Ms. Williams: I’ve never step foot in a lawyer’s office in my entire life. I’ve never had any interaction with a lawyer besides being on jury duty, may be 4 or 5 times in my life.
Howard Iken: When he threatened you, you didn’t think of getting some advice?
Ms. Williams: I didn’t because I didn’t think he would follow through with it based on a false accusation, that he would actually go through with it.
Howard Iken: Sure. Did you talk with friends or family about what was going on?
Ms. Williams: I talked to friends and family. I tried to talk to him. Swear on my Bible, on my children’s lives that I’ve never been unfaithful.
Howard Iken: Everything, you tried to convince him?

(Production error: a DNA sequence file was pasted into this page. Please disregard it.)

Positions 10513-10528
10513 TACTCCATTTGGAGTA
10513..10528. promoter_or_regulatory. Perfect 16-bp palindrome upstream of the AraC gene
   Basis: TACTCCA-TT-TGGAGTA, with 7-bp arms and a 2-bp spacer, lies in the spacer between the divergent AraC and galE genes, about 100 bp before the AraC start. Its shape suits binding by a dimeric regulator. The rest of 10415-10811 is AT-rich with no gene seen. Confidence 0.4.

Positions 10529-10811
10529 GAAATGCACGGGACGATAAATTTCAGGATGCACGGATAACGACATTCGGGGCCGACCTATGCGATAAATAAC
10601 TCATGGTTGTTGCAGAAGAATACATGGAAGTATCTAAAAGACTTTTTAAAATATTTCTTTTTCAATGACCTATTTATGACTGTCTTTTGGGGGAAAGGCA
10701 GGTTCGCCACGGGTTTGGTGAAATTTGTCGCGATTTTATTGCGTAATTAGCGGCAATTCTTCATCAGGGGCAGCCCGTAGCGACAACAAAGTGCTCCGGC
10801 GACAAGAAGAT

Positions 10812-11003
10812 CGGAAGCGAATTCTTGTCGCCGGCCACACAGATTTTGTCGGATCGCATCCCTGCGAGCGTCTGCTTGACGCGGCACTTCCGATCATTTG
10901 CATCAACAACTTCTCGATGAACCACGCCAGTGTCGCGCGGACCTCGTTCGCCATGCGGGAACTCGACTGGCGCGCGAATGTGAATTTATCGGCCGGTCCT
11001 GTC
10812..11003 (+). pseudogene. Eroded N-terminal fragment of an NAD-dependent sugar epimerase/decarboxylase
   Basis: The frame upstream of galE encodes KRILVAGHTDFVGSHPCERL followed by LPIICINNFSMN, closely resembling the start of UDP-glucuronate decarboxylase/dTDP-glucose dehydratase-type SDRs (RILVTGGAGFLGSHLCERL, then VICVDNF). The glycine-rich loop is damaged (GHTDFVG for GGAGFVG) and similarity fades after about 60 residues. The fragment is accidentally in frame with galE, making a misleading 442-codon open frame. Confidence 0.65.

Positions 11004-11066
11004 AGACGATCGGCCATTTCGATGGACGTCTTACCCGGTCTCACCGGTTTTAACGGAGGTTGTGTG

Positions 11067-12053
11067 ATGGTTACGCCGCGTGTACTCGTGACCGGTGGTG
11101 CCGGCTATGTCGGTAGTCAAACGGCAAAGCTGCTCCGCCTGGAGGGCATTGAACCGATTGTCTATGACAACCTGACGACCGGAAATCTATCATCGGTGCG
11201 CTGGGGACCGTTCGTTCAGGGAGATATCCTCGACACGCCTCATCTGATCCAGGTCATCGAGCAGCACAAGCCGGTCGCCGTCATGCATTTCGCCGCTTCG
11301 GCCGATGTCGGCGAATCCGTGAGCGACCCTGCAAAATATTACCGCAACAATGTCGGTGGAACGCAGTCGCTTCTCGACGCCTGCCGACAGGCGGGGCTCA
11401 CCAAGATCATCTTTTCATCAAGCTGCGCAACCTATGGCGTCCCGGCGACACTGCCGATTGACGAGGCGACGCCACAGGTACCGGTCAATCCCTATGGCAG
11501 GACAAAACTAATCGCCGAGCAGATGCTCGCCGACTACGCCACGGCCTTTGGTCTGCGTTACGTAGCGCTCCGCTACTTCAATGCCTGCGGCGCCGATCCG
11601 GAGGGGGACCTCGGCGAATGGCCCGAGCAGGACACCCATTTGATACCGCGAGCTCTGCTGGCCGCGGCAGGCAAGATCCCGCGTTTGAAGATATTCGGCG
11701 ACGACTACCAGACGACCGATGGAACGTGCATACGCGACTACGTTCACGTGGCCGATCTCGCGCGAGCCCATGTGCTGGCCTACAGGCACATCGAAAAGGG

Ms. Williams: I tried to convince him, and there was nothing I could do. He was just, he had it set in his mind that that’s what happened, and I decided to go forward from there.
Howard Iken: Any family step in and talk with him, anything?
Ms. Williams: Yes. Early on, his uncle called him. The one I was referring to that he had gone through lengthy and very bad divorce in New York state. His uncle called him and he tried to tell him right away that … He knew me, he knew I wasn’t capable of that.
Howard Iken: His uncle, not your uncle?
Ms. Williams: His uncle, not mine, and that divorce is worse than a death. A death is final. Divorce goes on forever.
Howard Iken: A lot of people say that.
Ms. Williams: It’s always there. Birthdays, marriages. When your children get married, holidays, special occasions, it’s always there. It never goes away.
Howard Iken: Sure.
Ms. Williams: He was trying to get him to realize or work it out or seek, get counseling.
Howard Iken: How many months was that process where family spoke to him, you were speaking to him? You were trying to move on from that incident. How long?
Ms. Williams: Before the final divorce.
Howard Iken: Sure. Before anything got filed, how long did you?